Yet like I said before, comics will always be part of Lou’s life and this is evident with the work he has done with one of Denver’s most notable comic shops, Mile High Comics. That’s right, all you puny humans out there, the Incredible Hulk has a partnership with OUR local comic book store. For years now they have been teaming up with various different ventures. He often sits in on booths for Mile High Comics, where he signs autographs, takes photos, and just chats it up with fans; 2014 DCC this will be no different. He will even be at the Mile High Comics warehouse for the opening night party on June 12th at 5:00pm. Lou represents the Mile High City, from doing simple signings, to attending mega-store sales, and even sitting at Mile High Comic’s booth at the San Diego Comic-Con for six out of the last seven years. Maybe because our altitude is higher, it gives him an opportunity to train harder. Either way, Lou Ferrigno has shown major love when it comes to the Denver comic book scene.
So when it’s all said and done, why does it matter? It matters because Lou Ferrigno IS the Hulk. He made this character what he is today, and gave him relevance. From the anger he felt as a child, growing up to be this powerful being showed people that you are not bound by your circumstances. If Lou was never the Hulk, the character would simply be seen as “that big green guy that always acts like someone pissed in his Wheaties.” But because of Lou, the Hulk is more than that. He is more than the monster people see, he is the rage filled goliath in purple pants that stole our hearts. Lou has said, “The truth is, I’ve been the Hulk my whole life…The Hulk was the beginning of me, a platform as an actor to grow. I don’t think anybody else can play the Hulk like I could. I was able to show emotions even with all of the makeup. I don’t think it can be duplicated.” Honestly, I’m inclined to agree with him. Lou Ferrigno is the Hulk, and the Hulk is Lou Ferrigno, and it is impossible to love one but not the other. And due to what he has achieved in life, and the character he has brought to the screen I will forever be an Incredible Lou fan.
None of the media in this article belongs to Hush Comics; it all belongs to their respective properties. Join us tomorrow as we continue our countdown to Denver Comic Con as we spotlight Star Trek: TNG and Reading Rainbow star, Levar Burton.
Lyric: “Can we get much higher? So high oh/Doomsday-Doomsday went and killed your Superman/Hoes in his red cape, Lois Lane, red face/Around my hometown, so many people know how meth taste.”
Coming to the “DTC” stage this week is up and coming rapper, Laws, sampling Kanye Wests hit, “Dark Fantasy.” And what Laws brings to us today is not only awesomely nerdy, but it hits a serious note as well. DRUGS! WHAT IS DRUGS? Drugs are not only a crippling epidemic in reality, but they have played their part in comics as well. That are a copious amount of fictional drugs that run rampant through the comic book world which bring with them similar problems as they would in reality. Even some of our most beloved heroes such as Iron Man, Tony Stark, have had personal battles with drugs and alcohol, which has been apparent in the movies and comics. Particularly the nine issue story arc of Iron Man titled “Demon in a Bottle.” Green Lantern has also made drug culture front and center in Green Lantern Vol. 2 Issue #85-86, better known as the “Snowbirds Don’t Fly” arc. This was a anti-drug campaign meant to show people the harsh realities of drugs. This was done by Green Lantern and Green Arrow fighting drug dealers and dealing with Roy Harper’s addiction to drugs. This is prevalent seeing that the cover to issue #85 where the green duo walk in on Roy shooting himself up with drugs.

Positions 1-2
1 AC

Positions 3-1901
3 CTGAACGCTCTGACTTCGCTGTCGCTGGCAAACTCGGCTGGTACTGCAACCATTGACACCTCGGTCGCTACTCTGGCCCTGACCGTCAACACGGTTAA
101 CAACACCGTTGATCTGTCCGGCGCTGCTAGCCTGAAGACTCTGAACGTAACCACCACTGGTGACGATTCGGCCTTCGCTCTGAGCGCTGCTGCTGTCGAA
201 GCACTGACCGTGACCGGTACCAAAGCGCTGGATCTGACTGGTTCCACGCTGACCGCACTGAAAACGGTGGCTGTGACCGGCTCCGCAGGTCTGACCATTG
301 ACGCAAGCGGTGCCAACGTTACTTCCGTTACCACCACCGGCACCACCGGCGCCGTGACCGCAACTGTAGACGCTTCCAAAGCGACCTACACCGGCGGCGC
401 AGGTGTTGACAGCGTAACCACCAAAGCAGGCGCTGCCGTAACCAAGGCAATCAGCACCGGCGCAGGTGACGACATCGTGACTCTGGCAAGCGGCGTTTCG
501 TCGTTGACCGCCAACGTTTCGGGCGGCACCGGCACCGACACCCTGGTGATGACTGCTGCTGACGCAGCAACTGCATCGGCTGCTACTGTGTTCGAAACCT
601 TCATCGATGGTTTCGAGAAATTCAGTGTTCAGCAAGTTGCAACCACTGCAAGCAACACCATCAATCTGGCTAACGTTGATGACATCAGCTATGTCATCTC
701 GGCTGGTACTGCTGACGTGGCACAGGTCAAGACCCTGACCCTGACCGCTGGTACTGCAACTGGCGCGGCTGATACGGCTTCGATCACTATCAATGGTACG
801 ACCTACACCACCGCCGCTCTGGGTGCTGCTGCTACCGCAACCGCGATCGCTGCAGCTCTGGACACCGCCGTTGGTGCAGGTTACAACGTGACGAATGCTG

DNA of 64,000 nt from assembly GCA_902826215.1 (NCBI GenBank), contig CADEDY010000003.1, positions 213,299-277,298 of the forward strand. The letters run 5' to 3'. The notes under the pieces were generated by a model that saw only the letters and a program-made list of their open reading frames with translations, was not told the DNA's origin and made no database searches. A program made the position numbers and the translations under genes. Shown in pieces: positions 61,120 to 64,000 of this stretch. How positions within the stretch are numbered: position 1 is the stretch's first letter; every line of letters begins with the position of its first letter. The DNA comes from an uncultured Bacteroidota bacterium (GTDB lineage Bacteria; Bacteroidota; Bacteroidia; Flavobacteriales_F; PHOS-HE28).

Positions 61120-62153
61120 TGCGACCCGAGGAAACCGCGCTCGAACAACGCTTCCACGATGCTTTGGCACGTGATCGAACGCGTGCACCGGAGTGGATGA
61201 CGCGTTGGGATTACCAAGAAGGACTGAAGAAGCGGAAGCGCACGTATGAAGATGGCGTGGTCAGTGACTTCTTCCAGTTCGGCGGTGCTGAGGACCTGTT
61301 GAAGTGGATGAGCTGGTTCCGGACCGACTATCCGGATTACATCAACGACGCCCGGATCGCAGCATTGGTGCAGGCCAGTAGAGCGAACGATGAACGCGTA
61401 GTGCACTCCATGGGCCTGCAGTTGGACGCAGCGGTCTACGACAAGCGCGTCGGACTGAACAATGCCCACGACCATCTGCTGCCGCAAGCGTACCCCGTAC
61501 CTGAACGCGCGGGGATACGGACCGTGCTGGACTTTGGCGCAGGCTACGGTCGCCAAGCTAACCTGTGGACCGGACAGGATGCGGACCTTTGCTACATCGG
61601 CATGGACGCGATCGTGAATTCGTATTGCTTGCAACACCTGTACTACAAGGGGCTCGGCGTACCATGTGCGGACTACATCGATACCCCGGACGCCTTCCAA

Drugs are a main theme within this Laws song and he presents it so elegantly with this comic book lyric. I viewed this lyric as one big metaphor. Just take a moment and try to come along this imaginative journey with me where “Doomsday” is actually drugs. Doesn’t matter the drug; meth, heroin, alcohol, cocaine, any will do. As many comic book fans out there know, back in 1992, DC released a comic titled, “The Death of Superman.” That’s right, one of, if not the most powerful superhero known to mankind was killed. And he was killed by none other than Doomsday. They fought, scrapped, rumbled, and exchanged blows until Superman lay unconscious in Lois Lanes arms. So what I would guess Laws is trying convey is that even though drugs have the potential to make you feel invincible and high flying like Superman in their peek, ultimately, drugs don’t truly end with anything other than death. So at the time you feel you can outrun death, and stop bullets, when it all catches up to you, it could be you slumped over in the streets with your loved ones around you (Lois Lane) sobbing, mourning your decisions (red face). Also it is not uncommon that many children view the adults in their life as being their “Superman,” and in the end it could be those children left read faced with their Superman completely broken by “Doomsday.” Oh snap, this lyric is so metaphorical.